Teach English in Europe and Explore the Continent
There is a great demand for native English speakers to teach the language in European countries. As English becomes more and more widely used in business around the world, the need for fluency increases.
Children generally learn English in school while adults may attend English-language training centers or hire private tutors. Teaching English in Europe allows you to live in a new culture temporarily and generally pays well enough to fund multiple travels around your home base. If you are interested in teaching English in Europe, here’s what you need to know.
Just as with jobs in the US, requirements vary depending on employer. Those with previous teaching experience will have the easiest time landing a job, especially in a public elementary school or high school, and will usually secure the better paying jobs first. Most language schools only require that you hold a Bachelor’s degree in any field. A TEFL (teaching English as a foreign language) certification helps, especially if you don’t have a degree, and can help you secure a better compensation package. Knowing the language of the country is not required as classes are conducted completely in English.
Salary and benefits will vary depending on where you teach. Pay is generally better in major cities than in more rural areas, though some jobs in rural areas will offer more benefits like free accommodation to attract qualified teachers. Before accepting a job, find out exactly what is offered by way of compensation and how many hours you will work. Compare the compensation to the average cost of living. Even though pay is lower in rural areas, the cost of living may be lower, allowing you to live comfortably on a lower wage than what you’d need in the city. Some jobs offer just a salary while others include flight reimbursement, bonuses, health insurance, an apartment or an accommodation stipend, and daily transportation to the job site. Days off and teaching hours can vary as well depending on the country and the school. Most jobs offer 10-20 days of vacation each year and require a minimum or 20 hours of work per week. Most jobs will require that you commit to 6-12 months of work though summer camp opportunities are also available. Many language schools will also offer teachers a discount on foreign language classes, so if you are teaching in Spain and want to learn Spanish, you can do so relatively cheaply.
Where to Teach
It’s often more difficult to find a job in Western Europe without an EU work permit. Spain is the easiest of these countries in which to get hired , and often doesn’t require a Bachelor’s degree, but getting hired in advance is very difficult. The best way to look for a job is to arrive in the country and approach language schools for an interview. By obtaining your TEFL certification in the country, you’ll make contacts that will aid you in the job search. Other popular countries include Czech Republic, Poland, Turkey, Russia and Estonia, where it’s easier to find a job from overseas. These countries don’t pay as much as those in Western Europe, but the cost of living is lower.
Choosing a TEFL Course
There are a variety of TEFL courses out there, some better than others. Just be sure the certificate you seek is internationally recognized. Talking to former students is a good way to gauge the quality of a school; you can also do a Google search to read online reviews. Certification classes are offered online and in person, both in the US and around the world. Online classes allow you to take the class around your schedule, even while you maintain a job in the US. However, they don’t provide the same hands-on training that an in-person class does. If you have no prior teaching experience it’s better to get the hands-on classroom training. Many teachers recommend taking the course in the country in which you intend to teach. The contacts you make in the course will help you get a job.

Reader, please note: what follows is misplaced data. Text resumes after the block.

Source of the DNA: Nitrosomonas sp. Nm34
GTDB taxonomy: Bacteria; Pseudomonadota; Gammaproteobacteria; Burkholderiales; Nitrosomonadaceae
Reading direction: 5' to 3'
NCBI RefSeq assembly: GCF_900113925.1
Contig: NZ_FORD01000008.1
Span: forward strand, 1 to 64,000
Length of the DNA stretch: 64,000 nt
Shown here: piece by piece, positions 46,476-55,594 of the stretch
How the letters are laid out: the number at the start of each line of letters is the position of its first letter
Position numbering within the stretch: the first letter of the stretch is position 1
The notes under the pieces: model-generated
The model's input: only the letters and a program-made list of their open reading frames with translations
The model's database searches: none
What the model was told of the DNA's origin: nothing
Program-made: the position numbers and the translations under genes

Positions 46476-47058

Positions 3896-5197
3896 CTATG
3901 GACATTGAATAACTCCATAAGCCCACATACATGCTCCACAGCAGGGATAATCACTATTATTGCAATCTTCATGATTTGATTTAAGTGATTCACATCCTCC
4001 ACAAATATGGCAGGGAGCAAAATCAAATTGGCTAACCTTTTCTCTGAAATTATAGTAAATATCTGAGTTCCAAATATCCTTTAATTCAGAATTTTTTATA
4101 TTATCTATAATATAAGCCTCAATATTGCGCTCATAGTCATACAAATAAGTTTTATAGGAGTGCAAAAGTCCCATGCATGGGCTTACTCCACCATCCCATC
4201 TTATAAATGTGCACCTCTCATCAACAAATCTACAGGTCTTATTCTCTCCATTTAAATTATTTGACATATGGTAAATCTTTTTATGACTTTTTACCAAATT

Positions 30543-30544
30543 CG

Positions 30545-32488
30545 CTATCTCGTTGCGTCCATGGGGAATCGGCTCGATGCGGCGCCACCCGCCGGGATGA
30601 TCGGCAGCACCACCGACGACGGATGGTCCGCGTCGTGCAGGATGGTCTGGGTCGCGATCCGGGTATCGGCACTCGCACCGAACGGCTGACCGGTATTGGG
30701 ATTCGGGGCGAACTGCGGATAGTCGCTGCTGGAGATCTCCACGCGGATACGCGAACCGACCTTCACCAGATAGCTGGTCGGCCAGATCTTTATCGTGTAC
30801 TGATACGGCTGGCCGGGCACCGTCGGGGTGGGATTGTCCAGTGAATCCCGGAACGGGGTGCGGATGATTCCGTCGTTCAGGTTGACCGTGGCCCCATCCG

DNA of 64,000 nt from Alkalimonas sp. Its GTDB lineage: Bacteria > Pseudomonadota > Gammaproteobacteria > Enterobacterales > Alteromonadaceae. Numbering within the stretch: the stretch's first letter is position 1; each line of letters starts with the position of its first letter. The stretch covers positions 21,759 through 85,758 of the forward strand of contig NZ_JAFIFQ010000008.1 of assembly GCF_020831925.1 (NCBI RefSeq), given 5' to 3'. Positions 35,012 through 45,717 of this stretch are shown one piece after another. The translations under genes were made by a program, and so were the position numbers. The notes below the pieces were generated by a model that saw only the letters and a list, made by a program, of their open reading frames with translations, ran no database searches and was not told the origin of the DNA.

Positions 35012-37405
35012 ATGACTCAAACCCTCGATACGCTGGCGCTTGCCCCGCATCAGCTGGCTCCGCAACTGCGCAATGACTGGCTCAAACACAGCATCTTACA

The Teaching Experience
The TEFL course will give you all the practical knowledge you need to get started. Some schools allow you to design your own lessons, while others have a set curriculum to follow. Your schedule and classes may vary widely. You may be teaching young children, high-schoolers, or even adults. You might find you are teaching the same age group all day long or you might be teaching adults in the morning and kids in the afternoon. You might stay at one school all day or travel around to different locations. It really does vary widely by school, with some giving you more control over your schedule than others. Jobs are usually paid hourly, so the more you work the more you earn. Some teachers even supplement their regular jobs with private tutoring on the side.
What Makes a Good Teacher
Most of the instruction consists of simple conversation so the best teachers compliment that with a very outgoing personality. Teachers also need to be creative and motivating to engage students who aren’t interested, and need to be flexible as the schedules can vary so much.
Teachers also need to be hard-working and committed. Teaching English in Europe is most certainly a job – one that can be both difficult and stressful at times. But in exchange for working hard, teachers are able to spend time in a foreign culture, and use their days off to travel into the surrounding areas. Teaching English abroad can be a rewarding job, and will allow you to spend an extended amount of time living in Europe.